The value of hiring pessimist consultants

In my previous post, I suggested that potential clients of OD be  “beware of optimistic, cheery consultants exuding “wow-wow we can do it”.  While there are times when optimism is useful,  a good organizational diagnosis and a solid implementation plan must factor in a lot of not-so-optimistic assumptions about human nature. Wearing “a smile you can see a mile”, is important for the trainers of the world, but not for an organizational consultant who you must trust to tell things as they are.”

In this post I want to spell out 4 more advantages of hiring pessimistic consultants.

1) It is very hard to change organizations.

I am 65 (now 71) years old and I have been “at it” for the longest time. The state of our practice is imperfect and there are many reasons for the massive resistance that change efforts encounter.

A more pessimistic consultant  is aware of the difficulties & will carefully chose where to apply pressure and where to back off. A cheery optimistic “yes we can” consultant will set unrealistic goals and either fail, or wallpaper over a serious problems in order to look good and display apparent effectiveness.

2) Within organizations, the chances are that  both the management team members and a perky HR business partner are promulgating good news, bombarding various management forums with optimistic forecasts/assessments.

The last thing a change program needs is an OD consultant, motivated by fear, to bullshit and play down the challenges that management and HR are ignoring.

3) Optimistic “yes we can” consultants come to be associated with the existing power structure and chances are that the troops will learn to mistrust them. Pessimistic consultants are more cynical, more pragmatic and may been seen as more trustworthy, which is a powerful asset to leverage.

4) Optimistic consultants tend to use “tools”, products and religious dogmas (in the organizational sense) to storm forward. Pessimistic consults generally are more eclectic and use whatever works; they are not in love with tools because in general, they have less rigid “belief” systems.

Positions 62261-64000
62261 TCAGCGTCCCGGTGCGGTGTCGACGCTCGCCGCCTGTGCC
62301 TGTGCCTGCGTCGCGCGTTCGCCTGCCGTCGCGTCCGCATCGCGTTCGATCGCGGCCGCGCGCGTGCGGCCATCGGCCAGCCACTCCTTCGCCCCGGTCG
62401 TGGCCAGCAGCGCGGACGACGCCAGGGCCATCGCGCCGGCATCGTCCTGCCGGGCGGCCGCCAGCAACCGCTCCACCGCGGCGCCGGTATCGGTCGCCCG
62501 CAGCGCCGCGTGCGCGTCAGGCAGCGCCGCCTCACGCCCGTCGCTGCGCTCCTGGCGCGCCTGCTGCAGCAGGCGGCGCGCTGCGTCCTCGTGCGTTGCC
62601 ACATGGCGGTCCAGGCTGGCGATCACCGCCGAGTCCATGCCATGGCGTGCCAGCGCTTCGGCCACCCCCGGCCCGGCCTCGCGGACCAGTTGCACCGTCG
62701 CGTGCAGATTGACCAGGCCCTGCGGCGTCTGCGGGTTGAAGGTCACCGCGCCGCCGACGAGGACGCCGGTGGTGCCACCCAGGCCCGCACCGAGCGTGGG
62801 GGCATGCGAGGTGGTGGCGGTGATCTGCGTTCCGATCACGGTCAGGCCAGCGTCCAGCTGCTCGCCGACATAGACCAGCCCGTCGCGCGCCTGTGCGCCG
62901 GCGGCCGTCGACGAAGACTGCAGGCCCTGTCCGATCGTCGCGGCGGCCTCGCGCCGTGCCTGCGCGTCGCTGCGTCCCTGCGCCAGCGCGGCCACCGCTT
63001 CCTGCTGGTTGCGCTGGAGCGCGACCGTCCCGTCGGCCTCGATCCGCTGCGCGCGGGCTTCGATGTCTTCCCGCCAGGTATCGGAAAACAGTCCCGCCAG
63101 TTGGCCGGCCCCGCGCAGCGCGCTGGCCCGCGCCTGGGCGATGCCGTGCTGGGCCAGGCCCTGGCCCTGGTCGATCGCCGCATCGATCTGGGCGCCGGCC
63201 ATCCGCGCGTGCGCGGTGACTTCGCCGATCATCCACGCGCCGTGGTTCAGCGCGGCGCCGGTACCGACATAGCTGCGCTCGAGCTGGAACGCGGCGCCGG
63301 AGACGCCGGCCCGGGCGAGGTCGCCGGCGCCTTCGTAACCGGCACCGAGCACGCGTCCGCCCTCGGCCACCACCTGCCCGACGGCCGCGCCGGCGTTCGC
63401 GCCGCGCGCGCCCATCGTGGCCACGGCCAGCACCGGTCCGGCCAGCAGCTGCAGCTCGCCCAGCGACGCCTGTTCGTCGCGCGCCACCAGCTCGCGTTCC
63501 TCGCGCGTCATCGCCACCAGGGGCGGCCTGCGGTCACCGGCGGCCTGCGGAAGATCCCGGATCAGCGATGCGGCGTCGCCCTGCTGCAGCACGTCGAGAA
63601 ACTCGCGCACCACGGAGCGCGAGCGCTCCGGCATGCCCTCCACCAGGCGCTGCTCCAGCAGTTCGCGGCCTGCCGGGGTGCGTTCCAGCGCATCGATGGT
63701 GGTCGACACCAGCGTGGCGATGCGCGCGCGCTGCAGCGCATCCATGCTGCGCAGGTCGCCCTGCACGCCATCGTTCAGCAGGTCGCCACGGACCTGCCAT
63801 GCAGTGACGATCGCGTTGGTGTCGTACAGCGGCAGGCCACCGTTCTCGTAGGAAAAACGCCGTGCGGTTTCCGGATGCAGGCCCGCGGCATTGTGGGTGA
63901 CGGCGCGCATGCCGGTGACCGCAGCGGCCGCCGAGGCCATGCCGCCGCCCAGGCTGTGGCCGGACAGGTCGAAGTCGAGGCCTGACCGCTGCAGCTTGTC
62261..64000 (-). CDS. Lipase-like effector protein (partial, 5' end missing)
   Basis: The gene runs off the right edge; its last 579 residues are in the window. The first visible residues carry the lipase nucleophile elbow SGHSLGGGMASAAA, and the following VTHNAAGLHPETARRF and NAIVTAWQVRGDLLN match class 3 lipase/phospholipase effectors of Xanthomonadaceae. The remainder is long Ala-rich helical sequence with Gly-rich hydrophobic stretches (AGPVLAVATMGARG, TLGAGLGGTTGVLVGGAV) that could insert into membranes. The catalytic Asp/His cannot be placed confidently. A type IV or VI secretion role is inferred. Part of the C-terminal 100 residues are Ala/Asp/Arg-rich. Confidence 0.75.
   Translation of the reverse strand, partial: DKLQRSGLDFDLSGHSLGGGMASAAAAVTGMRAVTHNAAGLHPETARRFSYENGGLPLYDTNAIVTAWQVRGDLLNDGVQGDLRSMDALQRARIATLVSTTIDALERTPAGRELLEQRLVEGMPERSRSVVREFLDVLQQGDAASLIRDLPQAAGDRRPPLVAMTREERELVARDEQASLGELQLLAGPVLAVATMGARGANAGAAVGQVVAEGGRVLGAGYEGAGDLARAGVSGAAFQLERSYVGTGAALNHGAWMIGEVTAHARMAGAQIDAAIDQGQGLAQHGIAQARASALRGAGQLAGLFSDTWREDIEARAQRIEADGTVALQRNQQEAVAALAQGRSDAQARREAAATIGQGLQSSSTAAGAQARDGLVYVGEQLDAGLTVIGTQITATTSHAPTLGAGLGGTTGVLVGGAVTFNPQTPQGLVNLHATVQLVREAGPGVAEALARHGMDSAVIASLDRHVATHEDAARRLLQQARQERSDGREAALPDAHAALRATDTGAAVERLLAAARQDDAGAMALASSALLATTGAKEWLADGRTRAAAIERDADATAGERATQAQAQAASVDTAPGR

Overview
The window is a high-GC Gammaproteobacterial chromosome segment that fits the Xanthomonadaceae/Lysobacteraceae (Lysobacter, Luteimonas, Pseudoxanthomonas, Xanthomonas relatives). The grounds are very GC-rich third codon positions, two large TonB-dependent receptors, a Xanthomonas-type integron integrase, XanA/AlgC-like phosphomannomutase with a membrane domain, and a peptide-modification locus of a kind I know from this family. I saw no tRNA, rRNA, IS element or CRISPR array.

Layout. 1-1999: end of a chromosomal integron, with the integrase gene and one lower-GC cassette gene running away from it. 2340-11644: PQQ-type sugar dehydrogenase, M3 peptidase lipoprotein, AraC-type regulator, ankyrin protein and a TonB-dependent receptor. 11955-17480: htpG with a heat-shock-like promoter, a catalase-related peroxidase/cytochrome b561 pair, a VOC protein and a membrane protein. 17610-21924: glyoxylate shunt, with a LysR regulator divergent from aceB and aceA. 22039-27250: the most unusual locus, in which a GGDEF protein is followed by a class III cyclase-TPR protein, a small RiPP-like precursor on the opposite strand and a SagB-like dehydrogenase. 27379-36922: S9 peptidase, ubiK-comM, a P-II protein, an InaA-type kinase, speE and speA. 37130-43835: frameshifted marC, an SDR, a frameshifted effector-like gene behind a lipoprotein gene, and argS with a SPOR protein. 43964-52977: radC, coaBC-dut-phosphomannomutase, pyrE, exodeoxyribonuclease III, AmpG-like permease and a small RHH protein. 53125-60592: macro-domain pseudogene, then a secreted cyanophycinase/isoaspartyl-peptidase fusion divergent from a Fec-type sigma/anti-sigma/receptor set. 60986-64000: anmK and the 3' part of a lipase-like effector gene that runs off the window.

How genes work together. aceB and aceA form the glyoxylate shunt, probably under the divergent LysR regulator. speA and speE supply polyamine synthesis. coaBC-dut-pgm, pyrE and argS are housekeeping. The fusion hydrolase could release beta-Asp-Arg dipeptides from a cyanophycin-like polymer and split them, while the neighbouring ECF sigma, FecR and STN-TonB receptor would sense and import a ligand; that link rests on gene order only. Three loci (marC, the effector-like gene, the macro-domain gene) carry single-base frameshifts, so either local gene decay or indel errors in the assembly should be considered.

Here is a link for tips to manage pessimistic staff.

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6 thoughts on “The value of hiring pessimist consultants

  1. Oh how we project our strengths as the only way and reject our opposites — stereotyping heavily along the way. A good dose of realism, coupled with a positive outlook and sincere engagement with all in the change process seems a more effective prescription than either the following the pessimist or opposing the optimist prescribed above.

    • I agree with what you say however, I believe that we may disagree what a “positive outlook” is.
      All this “yes we can-ism” and “live your dreams” and coach-driven “make everyone into a goal achieving machine”….this is what I see as non realistic.

    • Be a Pessimist, Be and Optimist; sounds like a zero some game and the death blow to integrity with a client, and maybe your choice is to engage in the place of the Pessimist. Whew, kinda draining to me. Our work is not doing our personal work on the client system, So I concur about the Perky Raw Raw and join with Pixie on the Pessimism. We have to get our S_ _T out of the way, and help the client system see what they can’t see or don’t want to see – based on the paradoxical theory of change – we must be able to be straight with them about the reality, not the fantasy – regardless of where it lands. It is help them managing the tension between the polarities, and to hold the complexity/ambiguity. And Allon, I am with you on tools or method approach – in my zillions of years of experience – it is what do they have that we can use – and how do I support them in the moment by developing something fit for purpose for that moment and where they are trying to get to. Thanks for being provocative! Best Wishes, Bill

  2. Meanwhile the entrepreneur has sold the company for top price.
    As a project manager I have always focussed on the best and prepared for the worst.
    Simple business risk management actually. But it results in optimal results, as opposed to those of optimists and pessimists.

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